Thursday, March 25, 2010

Honoring Mons. Oscar Romero in Virginia

Last night, Fr. Alex Diaz, a priest from El Salvador who is currently serving in St. Anthony of Padua parish in Falls Church, VA offered a lovely bilingual Mass and presentation in Spanish to honor Monseñor Oscar Arnulfo Romero and teach the second generation Salvadoran immigrants about their great countryman.

Fr. Alex's reflections were well-researched but also deeply personal as he shared experiences of his nation's civil war such as seeing his mother forced off a bus at gunpoint by the military while she was pregnant with his brother because she wasn't carrying her ID with her that day.

Fr. Alex stressed how much Mons. Romero's involvement with the poor was motivated by the gospel and deplored the politicization of the archbishop -- whether by leftist groups who attach his image to their political posters or by the right who villify him as a "revolutionary" troublemaker.

The wall of the cafeteria was lined with images and quotes from Monseñor Romero for further contemplation. I hope that Fr. Alex will eventually put his whole presentation on his Web site or blog but, until then, Spanish speakers can find an article by Fr. Alex about Romero on his blog that is very similar to what he shared with us last night in his homily.


  1. Fr. Alex stressed how much Mons. Romero's involvement with the poor was motivated by the gospel and deplored the politicization of the archbishop -- whether ...

    And by the Vatican who didn't support him !

  2. Actually Fr. Alex did mention -- and deplore -- the lack of support for Mons. Romero from some of his fellow clergy in El Salvador. The lack of support from the Vatican, particularly from Pope John Paul II who is one of Fr. Alex's heroes, is a subject we do not discuss...

    In that respect, Mons. Romero's story was very much like Rev. Dr. Martin Luther King, Jr.'s. King was also told by fellow African American clergy to tone it down because they didn't want more trouble. Thank God, King and Romero did not listen to the naysayers around them...

  3. I see, the same way that we don’t discuss openly and with the sense of urgency that it deserves, the ongoing almost non stop revelations of more and more cases of child abuse by the clergy and what is worse of all, the shelter and anonymity that their superiors provided for them. And those are just the ones we know about it.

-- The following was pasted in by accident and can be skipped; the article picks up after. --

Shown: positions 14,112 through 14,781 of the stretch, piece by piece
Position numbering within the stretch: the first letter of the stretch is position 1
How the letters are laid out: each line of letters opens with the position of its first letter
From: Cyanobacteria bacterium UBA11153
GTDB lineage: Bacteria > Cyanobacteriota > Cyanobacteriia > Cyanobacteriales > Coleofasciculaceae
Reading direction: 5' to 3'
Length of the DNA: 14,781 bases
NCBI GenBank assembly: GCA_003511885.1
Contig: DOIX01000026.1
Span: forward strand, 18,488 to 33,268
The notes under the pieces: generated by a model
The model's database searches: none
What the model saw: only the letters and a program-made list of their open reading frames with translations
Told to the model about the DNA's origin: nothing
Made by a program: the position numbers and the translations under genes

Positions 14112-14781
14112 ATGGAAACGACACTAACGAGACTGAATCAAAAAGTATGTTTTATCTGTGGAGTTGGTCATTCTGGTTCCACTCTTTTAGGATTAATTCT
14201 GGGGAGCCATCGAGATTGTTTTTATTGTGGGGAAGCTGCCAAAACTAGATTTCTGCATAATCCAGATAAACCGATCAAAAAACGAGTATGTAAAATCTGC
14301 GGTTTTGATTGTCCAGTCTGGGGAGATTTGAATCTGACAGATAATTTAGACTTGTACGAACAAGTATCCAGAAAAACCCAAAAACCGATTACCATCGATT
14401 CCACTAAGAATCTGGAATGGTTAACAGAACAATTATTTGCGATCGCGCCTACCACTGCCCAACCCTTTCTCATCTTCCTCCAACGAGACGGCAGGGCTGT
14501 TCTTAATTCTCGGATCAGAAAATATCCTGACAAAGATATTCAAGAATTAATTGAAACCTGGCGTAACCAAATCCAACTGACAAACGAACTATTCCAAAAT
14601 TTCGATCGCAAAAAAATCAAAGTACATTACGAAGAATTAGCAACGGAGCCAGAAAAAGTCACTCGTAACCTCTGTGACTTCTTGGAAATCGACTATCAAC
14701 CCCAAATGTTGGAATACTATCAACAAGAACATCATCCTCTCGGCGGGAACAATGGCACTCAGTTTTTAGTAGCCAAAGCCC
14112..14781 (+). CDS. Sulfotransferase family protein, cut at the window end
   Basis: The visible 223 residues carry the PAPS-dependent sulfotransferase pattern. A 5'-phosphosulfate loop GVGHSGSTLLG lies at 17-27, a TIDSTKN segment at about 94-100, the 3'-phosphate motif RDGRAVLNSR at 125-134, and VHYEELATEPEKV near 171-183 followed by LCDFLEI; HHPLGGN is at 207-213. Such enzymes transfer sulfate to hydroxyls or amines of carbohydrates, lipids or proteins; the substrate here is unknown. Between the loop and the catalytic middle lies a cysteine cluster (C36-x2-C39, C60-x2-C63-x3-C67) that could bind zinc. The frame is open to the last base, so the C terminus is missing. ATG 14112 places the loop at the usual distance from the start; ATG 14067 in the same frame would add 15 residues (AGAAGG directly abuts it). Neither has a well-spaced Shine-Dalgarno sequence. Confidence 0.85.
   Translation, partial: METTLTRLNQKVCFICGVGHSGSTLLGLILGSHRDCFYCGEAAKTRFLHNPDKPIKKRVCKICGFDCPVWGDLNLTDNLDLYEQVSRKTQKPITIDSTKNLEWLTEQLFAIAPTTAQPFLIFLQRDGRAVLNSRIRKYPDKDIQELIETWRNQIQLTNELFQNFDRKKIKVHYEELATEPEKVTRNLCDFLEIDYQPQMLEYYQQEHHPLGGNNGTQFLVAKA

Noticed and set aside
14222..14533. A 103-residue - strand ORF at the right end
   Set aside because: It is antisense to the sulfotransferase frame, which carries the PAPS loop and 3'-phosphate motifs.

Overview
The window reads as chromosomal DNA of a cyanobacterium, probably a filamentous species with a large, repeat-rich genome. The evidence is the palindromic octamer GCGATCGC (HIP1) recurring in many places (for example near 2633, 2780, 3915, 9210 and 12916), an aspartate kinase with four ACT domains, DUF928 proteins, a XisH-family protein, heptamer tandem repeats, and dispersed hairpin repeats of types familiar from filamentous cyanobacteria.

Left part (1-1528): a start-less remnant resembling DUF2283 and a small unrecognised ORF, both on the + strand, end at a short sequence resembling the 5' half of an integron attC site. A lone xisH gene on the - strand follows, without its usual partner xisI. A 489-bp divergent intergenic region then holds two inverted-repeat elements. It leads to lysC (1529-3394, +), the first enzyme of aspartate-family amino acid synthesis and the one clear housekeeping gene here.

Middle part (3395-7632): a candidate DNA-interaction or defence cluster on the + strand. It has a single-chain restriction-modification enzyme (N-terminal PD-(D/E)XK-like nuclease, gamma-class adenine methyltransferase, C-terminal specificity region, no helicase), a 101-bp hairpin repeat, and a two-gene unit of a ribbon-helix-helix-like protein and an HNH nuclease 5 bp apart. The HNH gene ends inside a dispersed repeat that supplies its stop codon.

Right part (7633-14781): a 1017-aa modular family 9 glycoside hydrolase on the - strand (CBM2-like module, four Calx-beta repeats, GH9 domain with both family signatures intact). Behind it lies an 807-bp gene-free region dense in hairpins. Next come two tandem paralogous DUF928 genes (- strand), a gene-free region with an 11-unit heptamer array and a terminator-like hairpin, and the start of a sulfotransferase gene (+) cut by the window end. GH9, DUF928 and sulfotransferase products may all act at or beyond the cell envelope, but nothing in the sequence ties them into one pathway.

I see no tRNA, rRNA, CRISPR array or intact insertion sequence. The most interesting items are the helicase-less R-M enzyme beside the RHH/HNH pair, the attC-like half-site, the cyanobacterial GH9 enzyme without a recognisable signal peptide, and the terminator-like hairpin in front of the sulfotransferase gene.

4. But I am sorry, I didn’t mean to be criticizing, this is the place to honor Mons. Romero and that’s all what matters here and today.

  5. I meant to say that I don't discuss it with Fr. Alex. I'm actually very grateful to Fr. Alex for doing something to honor Mons. Romero in our diocese. We always dedicate the Sunday closest to his death to him in my parish but that is because our priest, an American, has been commemorating Mons. Romero for a very long time. They do more in the District of Columbia thanks to another Salvadoran priest, Rev. Vidal Antonio Rivas, who was booted out of the Catholic Church (no good deed goes unpunished) and went on to marry and join the Episcopal Church.

    The sad thing is that Fr. Alex says some of his own parishioners opposed his doing the program on Romero because they thought it was "too political". I heard from one of them who went to the program and gave me a ride afterwards. The man, a Salvadoran, told me that in his opinion Romero had accomplished nothing, that he had just created class division in El Salvador and didn't deserve to be honored. It's sad.

    I'm glad Fr. Alex ignores people like that and I hope he will keep talking and preaching about Romero as long as he is able.

  6. This is my video response to those that think that thee that dies for justice and in defense of the weak or oppressed, achieves nothing.
    Just one man or woman standing up in any hidden remote corner of the world, giving his/her life for a brother, is a victory for the entire mankind.
    If not, we are nothing and the words that the church, so much preaches to us to believe, mean nothing.